Best Foreign Film – 1971

Official Nominations: The Garden Of The Finzi-Continis. Dodesukaden. The Emigrants. The Policeman. Tchaikovsky.

Look at the names of those movies and their countries of origin – just look. Isn’t this just the most cliché list of ‘Best Foreign Film’ sounding films ever? It’s a strange year for the category, given that the first two choices above were actually released in 1970 and the third would be nominated for actual Best Picture the following year. The Garden Of The Finzi-Continis is a terrible title but a decent film following a group of Jewish people as fascism is rising in Italy – they manage to avoid and largely ignore the turmoil in Europe by being enclosed in their vast, wealthy manor but inner struggles and turmoil begin to surface as the outside world becomes increasingly dangerous. Dodesukaden I covered in my 1970 nominations – one of Kurosawa’s strangest films, while The Emigrants is a fine, but long movie about a bunch of Swedes moving to the US in the 1800s – the journey, the hardships etc. It’s basically The Animals Of Farthing Wood. The final two choices are typically odd – The Policeman is an occasionally funny film about a shy and morale policeman who is trodden on by everyone but eventually gets some notice, while Tchaikovsky is about dinosaurs (a biopic of the composer).

My Winner: The Garden Of The Finzi-Continis

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My Nominations: The Big Boss. Bleak Moments. A Clockwork Orange. The Devils. A Fistful Of Dynamite. Get Carter. Red Sun. Bay Of Blood. Wake In Fright. Walkabout.

A whole host of alternatives to choose from this year, so I’m not picking any of the Official nominations. Most of these I talked about in the Best Film category too, so I’ll skip those ones. Bleak Moments was Mike Leigh’s stunning, well acted,  low budget debut while The Devils is Ken Russell and Oliver Reed up to no good again, making one of the most controversial films ever. Naturally it is tame by today’s standards but due to the mixture of sex and religion it is still deeply conflicting. A Fistful Of Dynamite is on the other end of the spectrum – another enjoyable spaghetti western by Leone which is not spoken of as highly as his other epics. It’s a problematic film but still one with great entertainment value and Leone’s vision. Get Carter is one of the great British films and one features one of Michael Caine’s best performances – a gritty, no nonsense thriller with a lack of pretense and a sense of inevitability. Red Sun is an odd film which has never received the cult status it deserves – Charles Bronson trading blows and quips with Toshiro Mifune should be enough to sell it to anyone, but throw in Capucine, Ursula Andress, and Alain Delon in a plot about bandits and samurai – all directed by Terence Young. Finally, A Bay Of Blood is a confusing mess, but set up a lot of rules for horror films to come and was a benchmark in blood-letting.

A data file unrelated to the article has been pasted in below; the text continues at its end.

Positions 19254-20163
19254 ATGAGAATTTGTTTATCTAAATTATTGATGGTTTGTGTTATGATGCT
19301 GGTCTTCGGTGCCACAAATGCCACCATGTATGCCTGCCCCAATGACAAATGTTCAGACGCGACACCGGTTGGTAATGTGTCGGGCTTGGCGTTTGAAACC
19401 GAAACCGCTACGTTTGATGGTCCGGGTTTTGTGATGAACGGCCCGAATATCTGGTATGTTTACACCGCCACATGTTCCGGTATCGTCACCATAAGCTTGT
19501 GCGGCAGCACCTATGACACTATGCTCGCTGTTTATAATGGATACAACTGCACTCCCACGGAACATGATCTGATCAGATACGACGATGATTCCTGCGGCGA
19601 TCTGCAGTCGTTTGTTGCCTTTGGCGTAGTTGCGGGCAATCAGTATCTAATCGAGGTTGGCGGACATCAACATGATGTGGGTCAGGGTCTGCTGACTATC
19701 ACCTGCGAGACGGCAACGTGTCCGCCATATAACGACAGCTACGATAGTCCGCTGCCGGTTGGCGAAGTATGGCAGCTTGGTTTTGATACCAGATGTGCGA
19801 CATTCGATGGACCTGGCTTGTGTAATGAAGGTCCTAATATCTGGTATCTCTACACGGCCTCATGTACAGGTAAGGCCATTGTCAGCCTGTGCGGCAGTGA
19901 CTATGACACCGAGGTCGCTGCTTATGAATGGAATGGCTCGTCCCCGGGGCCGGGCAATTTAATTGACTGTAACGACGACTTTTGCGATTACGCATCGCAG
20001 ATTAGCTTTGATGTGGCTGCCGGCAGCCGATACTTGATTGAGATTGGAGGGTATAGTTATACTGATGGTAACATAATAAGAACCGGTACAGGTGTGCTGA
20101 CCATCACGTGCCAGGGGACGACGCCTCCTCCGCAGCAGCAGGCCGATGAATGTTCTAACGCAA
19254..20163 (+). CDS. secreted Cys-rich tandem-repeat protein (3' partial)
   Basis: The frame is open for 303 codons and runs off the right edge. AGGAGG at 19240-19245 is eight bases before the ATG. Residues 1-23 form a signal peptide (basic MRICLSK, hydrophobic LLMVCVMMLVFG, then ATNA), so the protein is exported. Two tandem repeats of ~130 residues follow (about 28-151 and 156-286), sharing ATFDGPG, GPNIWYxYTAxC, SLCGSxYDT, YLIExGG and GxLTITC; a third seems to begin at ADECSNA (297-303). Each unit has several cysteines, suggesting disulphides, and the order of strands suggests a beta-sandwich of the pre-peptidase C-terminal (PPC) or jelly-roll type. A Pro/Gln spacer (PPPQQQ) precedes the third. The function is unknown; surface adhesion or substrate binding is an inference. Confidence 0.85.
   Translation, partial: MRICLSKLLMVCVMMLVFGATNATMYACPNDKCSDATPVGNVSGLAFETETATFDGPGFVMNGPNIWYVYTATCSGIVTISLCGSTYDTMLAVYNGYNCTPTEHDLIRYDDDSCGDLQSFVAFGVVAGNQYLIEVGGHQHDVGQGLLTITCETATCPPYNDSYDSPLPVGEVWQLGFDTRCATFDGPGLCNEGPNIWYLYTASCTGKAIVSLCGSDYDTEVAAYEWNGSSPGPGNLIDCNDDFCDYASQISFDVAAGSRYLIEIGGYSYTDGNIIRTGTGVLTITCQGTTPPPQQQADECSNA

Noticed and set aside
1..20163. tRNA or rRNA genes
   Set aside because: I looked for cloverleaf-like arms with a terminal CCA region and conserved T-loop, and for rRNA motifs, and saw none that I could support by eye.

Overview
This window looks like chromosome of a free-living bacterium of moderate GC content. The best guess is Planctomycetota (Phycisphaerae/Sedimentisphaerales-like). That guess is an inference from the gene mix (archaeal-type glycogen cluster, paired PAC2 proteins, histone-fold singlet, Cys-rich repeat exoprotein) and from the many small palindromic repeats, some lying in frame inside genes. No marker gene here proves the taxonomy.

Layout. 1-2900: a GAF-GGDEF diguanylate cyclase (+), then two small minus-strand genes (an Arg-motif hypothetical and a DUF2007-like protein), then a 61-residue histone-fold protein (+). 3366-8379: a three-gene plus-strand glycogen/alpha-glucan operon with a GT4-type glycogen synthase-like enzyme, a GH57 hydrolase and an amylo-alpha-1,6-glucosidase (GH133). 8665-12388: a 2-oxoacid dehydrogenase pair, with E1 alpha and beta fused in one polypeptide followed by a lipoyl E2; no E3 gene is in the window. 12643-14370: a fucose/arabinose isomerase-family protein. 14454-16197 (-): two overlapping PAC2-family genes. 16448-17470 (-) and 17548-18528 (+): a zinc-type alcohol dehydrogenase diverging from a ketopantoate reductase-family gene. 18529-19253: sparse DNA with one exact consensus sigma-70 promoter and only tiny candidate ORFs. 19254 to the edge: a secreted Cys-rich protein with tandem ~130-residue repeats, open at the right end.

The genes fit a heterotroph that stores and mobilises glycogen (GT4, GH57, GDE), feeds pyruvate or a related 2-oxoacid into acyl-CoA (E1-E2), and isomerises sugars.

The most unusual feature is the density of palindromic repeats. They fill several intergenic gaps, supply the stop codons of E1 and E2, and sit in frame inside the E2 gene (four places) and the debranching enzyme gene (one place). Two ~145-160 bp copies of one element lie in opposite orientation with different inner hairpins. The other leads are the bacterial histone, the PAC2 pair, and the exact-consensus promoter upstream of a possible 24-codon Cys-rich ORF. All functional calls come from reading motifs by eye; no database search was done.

My Winner: A Clockwork Orange

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Let us know in the comments which film of 1971 you would pick as Best Foreign Film!

 

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2 thoughts on “Best Foreign Film – 1971

  1. John Charet September 13, 2017 / 10:46 pm

    Great post 🙂 Under the official nominations I would pick The Emigrants. I love your alternate choices, but the only problem is that some of them are not really considered Foreign Films. I would have added Luchino Visconti’s Death in Venice as well. Nevertheless, A Clockwork Orange is a great film. Anyway, keep up the great work as always 🙂

    • carlosnightman September 14, 2017 / 9:30 am

      Yeah, I went back and forth on what I should include as Foreign Films as some of them have been made by American Directors etc, but they have enough to not be considered 100% American

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